A 12-week weaving project at a Borders crafting centre proves inspirational
Enthusiastic youngsters bounced back from lockdown this summer after they were encouraged to reach new heights of creativity at a Borders crafting centre.
A 12-week project at Birkhill House in Earlston, in conjunction with the Beyond Earlston youth group, saw old trampolines converted into looms.
Created for P7 to S6 group pupils it was fully funded by Creative Scotland, Youth Borders and Scottish Borders Council.
Lara Armitage, director at Birkhill House, said: “The young people have worked so hard on this project. They have been creative in their approach to using the reclaimed items - mainly feed bags, balers' twine and other farm waste - and diligent in their effort to cover these massive trampoline frames, which have been refashioned into giant looms.
"All of the skills they learned earlier in the summer have come to the fore and they have had masses of fun whilst doing, making new friends and spending time together out of doors - so important after such long, difficult months spent in lockdown. It has been a summer to remember.
"And the project won't end here! Born in Scotland director John Henderson has confirmed that he is happy to welcome the seven finished pieces. They will become part of a new art trail along the river walk there. The young people have been invited to contribute their thoughts and ideas with regard to placement of the pieces and also in developing a forward narrative for their artworks - essentially putting together a story to lead people through the art tour. We can't wait to get stuck into this onward phase. It's lovely that they will be able to share their work in such a public way."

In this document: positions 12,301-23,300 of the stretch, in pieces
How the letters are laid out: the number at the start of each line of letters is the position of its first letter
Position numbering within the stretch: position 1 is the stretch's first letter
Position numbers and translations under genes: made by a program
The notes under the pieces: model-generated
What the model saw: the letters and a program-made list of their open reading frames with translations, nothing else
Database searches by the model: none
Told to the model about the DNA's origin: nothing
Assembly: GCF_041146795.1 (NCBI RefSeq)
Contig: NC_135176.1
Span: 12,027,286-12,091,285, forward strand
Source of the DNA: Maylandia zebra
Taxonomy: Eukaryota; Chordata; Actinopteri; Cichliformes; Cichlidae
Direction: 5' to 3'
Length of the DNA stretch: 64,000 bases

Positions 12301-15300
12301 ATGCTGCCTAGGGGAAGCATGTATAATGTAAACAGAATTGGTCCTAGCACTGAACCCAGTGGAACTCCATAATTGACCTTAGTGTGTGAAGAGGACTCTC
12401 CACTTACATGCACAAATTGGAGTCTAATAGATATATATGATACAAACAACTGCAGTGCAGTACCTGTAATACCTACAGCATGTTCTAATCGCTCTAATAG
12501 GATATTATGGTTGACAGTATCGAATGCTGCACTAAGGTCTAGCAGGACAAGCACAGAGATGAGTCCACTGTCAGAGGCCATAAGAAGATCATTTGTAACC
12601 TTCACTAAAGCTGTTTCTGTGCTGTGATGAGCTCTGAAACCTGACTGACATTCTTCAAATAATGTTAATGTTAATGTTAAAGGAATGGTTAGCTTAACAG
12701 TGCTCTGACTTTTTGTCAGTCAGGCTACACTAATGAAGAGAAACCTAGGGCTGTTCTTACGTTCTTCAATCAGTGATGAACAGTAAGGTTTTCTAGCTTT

Susan Law, manager with Beyond Earlston, added: "Working alongside Lara at Birkhill House on this exciting weaving project once again did not disappoint. Being asked to work in partnership with Lara and the other amazing artists has enabled our young people to meet new friends from different backgrounds and ages to learn new and traditional weaving skills in great surroundings.
“With the ending of the project being a full installation, the young people's work will be showcased to others, young and old, and show what can be achieved when young people are given the space and time to be creative. Overall, for everyone involved, it had been a truly great experience and we look forward to the next project at Birkhill."